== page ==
Hint: Ribbon wider than 1 inch (2.5cm) may be tricky to get to lay flat along the curves of the coat, so we recommend a ribbon less than 1" wide. The weight of the ribbon is also be a factor. Thick or stiff ribbon generally is not as pliable and light-weight ribbon. For this reason grosgrain ribbon is not recommended. Bias tape or bias ribbon can be used, as well Petersham. I am using a 1-1/2 inch (3.8cm ) silk bias ribbon from Hannah Silks. Even though my ribbon is a bit wide it lays nicely along the curved edge of the hem without problem.
The ribbon can be added when finishing a turned edge too.
Note: Hand wash and air dry your ribbon before using. Not all ribbon should be laundered. Pay attention when you purchase your ribbon if it can be laundered. Press ribbon on low heat to ready for applying.
The instructions tell you to begin at the center back of the lining hem with a slight overlap, lay the ribbon on the seamed edge of the lining with the edge of the ribbon along the seam line. Pin or baste the ribbon in place around the inside edge of the entire coat, but only to the lining and seam allowances (not the coat body fabric). At the center back hem, overlap the ends of the ribbon, folding under the raw edges to create a finished overlap.
Because I do not have enough ribbon to go all the way around the inside of the coat, I decided to only apply the ribbon running along the bottom of the hem. I begin and end the ribbon close to the bottom edge of the neckband. For this reason I did not start with overlapping the ribbon at the center back.
The idea in positioning the ribbon, is to only align and pin the bottom edge of the ribbon to the lining and the seam allowance underneath, while not catching the coat fabric in the pinning. Place your finger between the coat fabric and the seam allowance so you can feel the pin catch the seam allowance. If you are not sure, go ahead and pin the lining and the coat together at the outer edge and then place your fingers between the the lining and the coat fabric, then it will make sense. Notice the positioning on my fingers on the left hand.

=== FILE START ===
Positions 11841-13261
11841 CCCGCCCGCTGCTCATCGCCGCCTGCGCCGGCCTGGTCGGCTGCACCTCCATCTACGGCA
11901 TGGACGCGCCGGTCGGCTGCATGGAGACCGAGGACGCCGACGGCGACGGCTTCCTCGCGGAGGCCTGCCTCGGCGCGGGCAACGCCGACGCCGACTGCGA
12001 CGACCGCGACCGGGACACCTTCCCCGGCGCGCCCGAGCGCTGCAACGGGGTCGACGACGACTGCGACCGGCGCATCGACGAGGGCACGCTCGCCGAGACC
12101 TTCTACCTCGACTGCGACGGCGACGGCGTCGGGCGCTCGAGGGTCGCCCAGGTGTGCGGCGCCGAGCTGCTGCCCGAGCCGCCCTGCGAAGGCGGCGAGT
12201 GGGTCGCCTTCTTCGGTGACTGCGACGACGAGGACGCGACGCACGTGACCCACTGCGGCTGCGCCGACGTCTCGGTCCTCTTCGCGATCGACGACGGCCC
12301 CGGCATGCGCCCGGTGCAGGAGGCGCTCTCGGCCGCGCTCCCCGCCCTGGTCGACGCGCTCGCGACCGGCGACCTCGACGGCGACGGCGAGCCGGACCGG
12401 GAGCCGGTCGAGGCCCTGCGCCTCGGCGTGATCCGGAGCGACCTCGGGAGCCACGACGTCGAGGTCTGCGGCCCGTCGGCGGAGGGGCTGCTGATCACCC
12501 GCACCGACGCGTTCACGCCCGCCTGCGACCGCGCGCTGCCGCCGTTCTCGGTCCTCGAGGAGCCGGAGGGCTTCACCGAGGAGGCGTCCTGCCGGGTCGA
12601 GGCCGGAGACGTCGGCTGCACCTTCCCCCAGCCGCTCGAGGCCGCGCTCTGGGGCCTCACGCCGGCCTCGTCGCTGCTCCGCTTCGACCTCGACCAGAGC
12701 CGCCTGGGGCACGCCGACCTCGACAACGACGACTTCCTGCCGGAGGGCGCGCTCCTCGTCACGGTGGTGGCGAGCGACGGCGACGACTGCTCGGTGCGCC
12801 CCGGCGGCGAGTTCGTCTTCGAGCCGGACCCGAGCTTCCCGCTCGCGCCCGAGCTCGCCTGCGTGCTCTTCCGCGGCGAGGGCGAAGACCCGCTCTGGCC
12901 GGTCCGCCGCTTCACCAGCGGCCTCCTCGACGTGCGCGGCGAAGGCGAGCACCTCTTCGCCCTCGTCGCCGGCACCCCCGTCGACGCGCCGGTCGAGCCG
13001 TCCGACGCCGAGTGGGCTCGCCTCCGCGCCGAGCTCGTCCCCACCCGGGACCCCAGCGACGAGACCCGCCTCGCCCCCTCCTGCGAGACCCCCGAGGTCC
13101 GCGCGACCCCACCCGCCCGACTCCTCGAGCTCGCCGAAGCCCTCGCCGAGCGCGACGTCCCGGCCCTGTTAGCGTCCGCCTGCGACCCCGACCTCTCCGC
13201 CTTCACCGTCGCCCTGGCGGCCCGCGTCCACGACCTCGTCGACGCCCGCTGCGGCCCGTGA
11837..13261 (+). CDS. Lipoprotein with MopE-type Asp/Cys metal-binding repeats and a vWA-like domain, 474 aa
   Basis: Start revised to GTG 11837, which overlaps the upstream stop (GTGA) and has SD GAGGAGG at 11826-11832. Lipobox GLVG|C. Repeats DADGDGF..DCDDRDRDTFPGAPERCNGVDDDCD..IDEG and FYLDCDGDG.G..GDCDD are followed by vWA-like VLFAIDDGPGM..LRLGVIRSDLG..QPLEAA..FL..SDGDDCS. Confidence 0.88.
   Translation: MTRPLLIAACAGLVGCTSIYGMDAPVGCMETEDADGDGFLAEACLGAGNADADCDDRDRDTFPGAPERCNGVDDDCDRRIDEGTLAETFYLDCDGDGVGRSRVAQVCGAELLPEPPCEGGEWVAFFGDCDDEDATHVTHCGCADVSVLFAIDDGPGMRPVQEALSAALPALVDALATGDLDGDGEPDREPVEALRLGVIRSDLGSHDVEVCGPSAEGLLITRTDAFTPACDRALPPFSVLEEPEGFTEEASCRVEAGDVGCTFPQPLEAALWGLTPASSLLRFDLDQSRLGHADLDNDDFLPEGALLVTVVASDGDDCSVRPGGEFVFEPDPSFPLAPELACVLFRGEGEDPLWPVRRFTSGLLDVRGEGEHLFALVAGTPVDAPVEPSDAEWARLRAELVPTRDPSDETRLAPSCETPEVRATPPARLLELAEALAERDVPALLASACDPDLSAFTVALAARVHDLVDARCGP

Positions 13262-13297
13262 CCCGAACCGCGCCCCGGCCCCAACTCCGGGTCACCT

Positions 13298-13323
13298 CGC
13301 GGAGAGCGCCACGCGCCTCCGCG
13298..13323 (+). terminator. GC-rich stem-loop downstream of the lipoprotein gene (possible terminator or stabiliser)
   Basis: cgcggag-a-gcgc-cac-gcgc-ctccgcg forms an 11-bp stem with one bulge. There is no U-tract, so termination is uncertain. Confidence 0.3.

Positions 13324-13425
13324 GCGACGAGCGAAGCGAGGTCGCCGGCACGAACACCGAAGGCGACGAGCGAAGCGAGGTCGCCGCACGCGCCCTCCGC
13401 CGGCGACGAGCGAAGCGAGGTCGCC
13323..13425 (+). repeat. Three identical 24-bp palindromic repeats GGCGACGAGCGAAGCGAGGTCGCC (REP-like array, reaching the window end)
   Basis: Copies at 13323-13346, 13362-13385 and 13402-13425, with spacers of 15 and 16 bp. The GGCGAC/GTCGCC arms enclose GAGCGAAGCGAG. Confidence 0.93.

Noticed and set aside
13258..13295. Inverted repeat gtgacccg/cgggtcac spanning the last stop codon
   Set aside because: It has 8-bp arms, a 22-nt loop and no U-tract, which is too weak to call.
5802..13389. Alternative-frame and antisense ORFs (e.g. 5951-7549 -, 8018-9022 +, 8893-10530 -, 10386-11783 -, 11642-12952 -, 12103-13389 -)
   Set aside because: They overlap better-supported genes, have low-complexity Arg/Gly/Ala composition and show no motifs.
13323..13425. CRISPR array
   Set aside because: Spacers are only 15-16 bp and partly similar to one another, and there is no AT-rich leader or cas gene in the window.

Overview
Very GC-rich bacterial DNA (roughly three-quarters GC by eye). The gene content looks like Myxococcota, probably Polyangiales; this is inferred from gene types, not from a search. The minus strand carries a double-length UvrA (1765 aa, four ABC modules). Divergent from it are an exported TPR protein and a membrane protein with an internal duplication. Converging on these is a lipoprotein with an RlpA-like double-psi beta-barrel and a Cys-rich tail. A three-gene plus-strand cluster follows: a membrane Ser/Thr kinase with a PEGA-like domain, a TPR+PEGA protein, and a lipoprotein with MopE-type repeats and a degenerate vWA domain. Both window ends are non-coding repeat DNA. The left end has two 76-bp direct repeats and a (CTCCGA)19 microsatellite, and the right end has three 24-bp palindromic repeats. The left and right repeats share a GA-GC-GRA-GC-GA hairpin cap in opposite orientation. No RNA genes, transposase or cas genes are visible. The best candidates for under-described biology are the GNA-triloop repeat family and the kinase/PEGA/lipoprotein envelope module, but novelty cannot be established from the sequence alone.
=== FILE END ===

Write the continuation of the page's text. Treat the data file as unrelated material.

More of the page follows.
See my thumb helping align and hold the ribbon to the lining and seam allowance underneath.
This is what the inside should look like ( the seam allowance between the lining and coat body fabric), with the ribbon pined to the lining and the seam allowance. You want to stitch the bottom edge of the ribbon to the seam allowance to provide to give it extra strength and stability.
Reaching between the outer fabric and the lining, hand stitch the ribbon to the lining and seam allowances along the outer edge first.
OR, I chose to machine stitch the bottom edge of the ribbon to the lining at the stitching line. I had to maneuver my work under the presser foot being careful that the bunched up fabric did not get caught in the stitching by accident. I took my time, sewing slowly, adjusting the fabric as I went.
Then using a steam iron, steam the ribbon as necessary to lay nicely along the curve of the coat hem edge. Stitch the inner (top) edge of the ribbon to the lining only. The bias silk ribbon I used rounded the curves without needing to use a steam iron. Pin ribbon to the lining and hand stitch in place.